Not much is known about Canada. It lies to the north of the USA, shrouded in forests and sparsely populated. Its primary export is logs. Its people keep themselves to themselves, stoically going about their business in a quiet, undemonstrative way; paying their taxes ungrudgingly, and voting for moderate political parties. It would be mysterious were it not so completely uninteresting.
Until 1977, no famous or noteworthy people had ever come from Canada. Doubtless this state of affairs would have continued were it not for the accidental delivery of a guitar (originally destined for Detroit, USA) to Ontario. The natives were confused by this strangely shaped item, and relegated it to the back of a local Five & Dime store. It would have languished there for all eternity where it not for lucky happenstance.
For it came to pass that a young Bryan Adams was sent to the store to purchase clothes pegs for his mother. Instead, in a scenario not unlike that in Jack and the Beanstalk, he bought the guitar. As with Jack, the initial ire of Bryan’s mother was ill-placed, for untold riches were to follow. For Bryan was blessed with a God-given ability to write bland, but catchy mid-paced rawk anthems, the like of which are in constant rotation on drivetime radio and everywhere else on earth endlessly for all eternity, garnering countless millions in earnings.
I read recently with a mixture of despair and violent envy that Sting still earns about £2,000 a week from airplays of the 28 year old song, Every Breath You Take in the US alone. That’s just ONE of his countless hits in ONE country.
I often fantasise about being as rich as Sting. Like Sting, I would live in a golden castle with a pygmy militia, own my own rainforest, dress in bejewelled panda fur, drive an armoured Aston Martin and bathe in asses’ milk. Unlike Sting, I would also have an Elton John style hair-weave, partake of regular liposuction and wouldn’t marry Trudi Styler.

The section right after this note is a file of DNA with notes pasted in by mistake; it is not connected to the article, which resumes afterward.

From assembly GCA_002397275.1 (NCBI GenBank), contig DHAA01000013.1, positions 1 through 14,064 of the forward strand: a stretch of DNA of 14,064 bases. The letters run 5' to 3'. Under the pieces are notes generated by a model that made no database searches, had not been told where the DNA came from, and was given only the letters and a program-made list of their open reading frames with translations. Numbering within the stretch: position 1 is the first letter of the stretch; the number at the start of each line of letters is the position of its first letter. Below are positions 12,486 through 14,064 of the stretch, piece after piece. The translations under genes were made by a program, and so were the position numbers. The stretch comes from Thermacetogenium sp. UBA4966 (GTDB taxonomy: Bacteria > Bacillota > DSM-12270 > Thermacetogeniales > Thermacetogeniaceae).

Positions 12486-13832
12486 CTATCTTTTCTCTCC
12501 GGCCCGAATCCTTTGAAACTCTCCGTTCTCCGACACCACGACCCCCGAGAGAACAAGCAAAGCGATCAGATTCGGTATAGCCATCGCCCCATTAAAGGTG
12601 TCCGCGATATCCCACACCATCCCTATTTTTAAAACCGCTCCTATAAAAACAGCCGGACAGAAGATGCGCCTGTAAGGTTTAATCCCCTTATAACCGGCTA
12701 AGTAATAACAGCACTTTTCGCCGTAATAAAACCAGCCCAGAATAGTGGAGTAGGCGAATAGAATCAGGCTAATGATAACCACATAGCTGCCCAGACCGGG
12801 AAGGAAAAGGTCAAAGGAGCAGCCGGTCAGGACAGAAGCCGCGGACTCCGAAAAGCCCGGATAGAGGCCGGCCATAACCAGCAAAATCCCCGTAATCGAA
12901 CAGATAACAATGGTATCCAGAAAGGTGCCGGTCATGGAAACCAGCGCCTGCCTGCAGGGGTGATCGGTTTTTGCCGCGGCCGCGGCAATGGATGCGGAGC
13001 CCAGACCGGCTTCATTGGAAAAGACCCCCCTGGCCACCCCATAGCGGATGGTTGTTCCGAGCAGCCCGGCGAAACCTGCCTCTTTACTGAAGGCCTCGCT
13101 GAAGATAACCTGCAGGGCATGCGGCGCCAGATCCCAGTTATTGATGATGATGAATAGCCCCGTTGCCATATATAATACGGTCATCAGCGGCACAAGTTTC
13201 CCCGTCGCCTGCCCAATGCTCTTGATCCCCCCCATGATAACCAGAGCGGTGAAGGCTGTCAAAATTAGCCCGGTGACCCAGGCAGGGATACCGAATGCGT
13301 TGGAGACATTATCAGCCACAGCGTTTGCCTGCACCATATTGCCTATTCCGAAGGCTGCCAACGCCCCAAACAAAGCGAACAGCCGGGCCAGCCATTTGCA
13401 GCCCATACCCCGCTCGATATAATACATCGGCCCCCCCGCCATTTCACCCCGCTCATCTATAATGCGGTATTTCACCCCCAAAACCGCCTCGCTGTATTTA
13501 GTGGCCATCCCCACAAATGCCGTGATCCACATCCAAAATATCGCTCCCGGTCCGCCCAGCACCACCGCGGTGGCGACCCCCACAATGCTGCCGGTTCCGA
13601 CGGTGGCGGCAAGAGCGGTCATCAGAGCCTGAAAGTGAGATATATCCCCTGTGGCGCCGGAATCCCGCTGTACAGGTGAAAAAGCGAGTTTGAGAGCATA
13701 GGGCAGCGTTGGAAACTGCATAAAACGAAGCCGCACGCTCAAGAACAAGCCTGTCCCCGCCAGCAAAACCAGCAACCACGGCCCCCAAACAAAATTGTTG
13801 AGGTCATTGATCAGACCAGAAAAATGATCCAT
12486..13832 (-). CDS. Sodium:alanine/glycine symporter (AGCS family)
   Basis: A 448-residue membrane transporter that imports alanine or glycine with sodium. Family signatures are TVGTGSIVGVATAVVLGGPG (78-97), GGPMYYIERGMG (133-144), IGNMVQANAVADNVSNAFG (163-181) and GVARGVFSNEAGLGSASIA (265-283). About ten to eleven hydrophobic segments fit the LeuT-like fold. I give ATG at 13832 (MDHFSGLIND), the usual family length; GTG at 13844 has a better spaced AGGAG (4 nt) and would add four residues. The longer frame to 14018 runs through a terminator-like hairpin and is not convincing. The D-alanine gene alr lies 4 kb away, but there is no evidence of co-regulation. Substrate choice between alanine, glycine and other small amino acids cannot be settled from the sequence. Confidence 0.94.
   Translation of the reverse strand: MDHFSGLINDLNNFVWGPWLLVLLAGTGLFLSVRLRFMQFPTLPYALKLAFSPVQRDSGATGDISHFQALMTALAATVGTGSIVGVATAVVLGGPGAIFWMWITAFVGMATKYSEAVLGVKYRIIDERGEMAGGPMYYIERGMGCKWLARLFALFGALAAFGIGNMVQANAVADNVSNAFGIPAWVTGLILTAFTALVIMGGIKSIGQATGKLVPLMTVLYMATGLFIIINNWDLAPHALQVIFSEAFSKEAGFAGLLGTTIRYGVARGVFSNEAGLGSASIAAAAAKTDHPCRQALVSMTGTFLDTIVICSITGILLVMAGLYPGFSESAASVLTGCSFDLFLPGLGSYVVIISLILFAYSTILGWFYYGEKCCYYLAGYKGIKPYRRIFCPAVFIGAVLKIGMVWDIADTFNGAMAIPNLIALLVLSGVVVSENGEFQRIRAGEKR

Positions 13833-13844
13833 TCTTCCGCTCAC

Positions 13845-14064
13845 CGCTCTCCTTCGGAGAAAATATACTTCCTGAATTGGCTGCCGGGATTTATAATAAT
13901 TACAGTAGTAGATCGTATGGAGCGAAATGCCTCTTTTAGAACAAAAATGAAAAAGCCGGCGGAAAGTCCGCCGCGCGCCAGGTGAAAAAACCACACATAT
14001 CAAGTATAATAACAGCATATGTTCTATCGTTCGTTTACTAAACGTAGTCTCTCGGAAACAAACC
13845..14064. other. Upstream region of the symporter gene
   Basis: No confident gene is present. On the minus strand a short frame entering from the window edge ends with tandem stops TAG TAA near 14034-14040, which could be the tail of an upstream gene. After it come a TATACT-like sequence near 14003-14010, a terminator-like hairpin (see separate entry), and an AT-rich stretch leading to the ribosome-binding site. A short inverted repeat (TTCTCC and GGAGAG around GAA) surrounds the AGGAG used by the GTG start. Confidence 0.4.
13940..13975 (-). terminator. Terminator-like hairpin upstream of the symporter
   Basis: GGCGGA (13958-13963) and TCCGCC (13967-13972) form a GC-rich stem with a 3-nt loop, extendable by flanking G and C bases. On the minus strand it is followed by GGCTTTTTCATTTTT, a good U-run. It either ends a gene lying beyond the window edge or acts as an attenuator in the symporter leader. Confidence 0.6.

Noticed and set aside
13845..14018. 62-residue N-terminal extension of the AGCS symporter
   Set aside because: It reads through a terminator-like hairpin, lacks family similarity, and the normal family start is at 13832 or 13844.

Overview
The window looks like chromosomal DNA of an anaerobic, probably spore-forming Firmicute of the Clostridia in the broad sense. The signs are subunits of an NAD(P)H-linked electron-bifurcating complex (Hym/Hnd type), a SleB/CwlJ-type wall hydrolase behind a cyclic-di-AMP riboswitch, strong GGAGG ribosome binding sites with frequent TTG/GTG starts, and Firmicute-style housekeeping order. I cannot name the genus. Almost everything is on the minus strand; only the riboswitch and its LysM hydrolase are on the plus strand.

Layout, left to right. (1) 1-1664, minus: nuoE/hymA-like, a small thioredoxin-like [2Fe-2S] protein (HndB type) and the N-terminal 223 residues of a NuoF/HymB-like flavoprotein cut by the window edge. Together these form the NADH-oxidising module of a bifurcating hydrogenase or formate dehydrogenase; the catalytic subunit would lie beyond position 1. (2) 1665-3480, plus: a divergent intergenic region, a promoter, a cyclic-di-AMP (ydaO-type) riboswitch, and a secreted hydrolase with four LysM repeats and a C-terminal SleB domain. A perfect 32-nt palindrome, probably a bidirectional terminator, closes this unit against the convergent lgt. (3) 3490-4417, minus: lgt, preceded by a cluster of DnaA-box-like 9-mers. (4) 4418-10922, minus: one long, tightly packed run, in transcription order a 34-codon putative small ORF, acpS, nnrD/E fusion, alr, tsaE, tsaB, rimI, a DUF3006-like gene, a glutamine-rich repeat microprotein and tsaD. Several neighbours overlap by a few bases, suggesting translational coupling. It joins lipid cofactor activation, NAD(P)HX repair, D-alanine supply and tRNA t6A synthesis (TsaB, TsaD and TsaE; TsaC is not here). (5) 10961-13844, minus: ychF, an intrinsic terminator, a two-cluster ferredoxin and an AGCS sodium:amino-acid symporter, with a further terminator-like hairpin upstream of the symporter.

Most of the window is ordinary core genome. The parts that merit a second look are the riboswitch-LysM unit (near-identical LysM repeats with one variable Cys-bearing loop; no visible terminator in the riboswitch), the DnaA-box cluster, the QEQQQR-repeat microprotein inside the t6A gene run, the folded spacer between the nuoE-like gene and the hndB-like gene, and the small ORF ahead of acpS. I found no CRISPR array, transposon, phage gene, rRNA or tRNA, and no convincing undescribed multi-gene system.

Bryan Adams exhibits none of the vulgar affectations adopted by me and Sting. His face is blandly rugged and slightly cratered, like Canada itself. His jaw line is firm, with a hint of the stoicism and uncomplaining resolve of his fellow countrymen. He is handsome in an instantly forgettable, generic way. Perpetually clad in plaid lumberjack shirts and straight jeans, he has the appearance of someone who has just walked from his pick-up into a gas station to buy 20 Marlboro after a hard day herding moose.
Summer Of ’69 is one of Bryan’s many generic rawk hits. I have never voluntarily listened to it, but it is more familiar to me than my own mother’s face. Every single word of the lyrics has been laser-etched onto the back of my retinas.
It would seem that no context is inappropriate for Summer Of ’69. Places I have heard the song recently include:
- a French restaurant
- whilst crossing the finish line of marathon
- a funeral
- whilst buying dusters
1969 was an epochal year. Rupert Murdoch bought the News Of The World. Jan Palak set himself on fire. Men landed on the moon. British troops arrived in Northern Ireland. Youth sprang free of its chains and cavorted through the summer of love at Woodstock Festival. The Vietnam war ground on. At home, I crawled away from my mother, towards the television screen.
All of this was of little concern to the young Bryan. In Summer Of ’69 we learn that the things that had the most significance, that conferred upon him the greatest happiness he has ever known, were that he:
- bought a guitar
- was in a band
- had a job
- kissed a girl, on a porch
all summarised in the air-punching, lager-aloft, all-together-now line, ‘those were the best days of my life’.
The sentiment expressed here is, prima facie, an elegiac one, namely, that one’s best days are past; that youth is wasted on the young; that one subsists through the complexity of adulthood in reverie for a lost Arcadia.
However, let us not forget that Bryan is Canadian. Self-pity is not in his genetic makeup. Rather I think what Bryan is trying to say is that you should be happy with your lot; you don’t need the bejewelled panda fur boots, beauty can be found in the mundane. Or to borrow a phrase from a play I attended earlier this year, it’s not about the moments in life, it’s the life in the moments.
I’m not sure about the bleeding fingers, mind.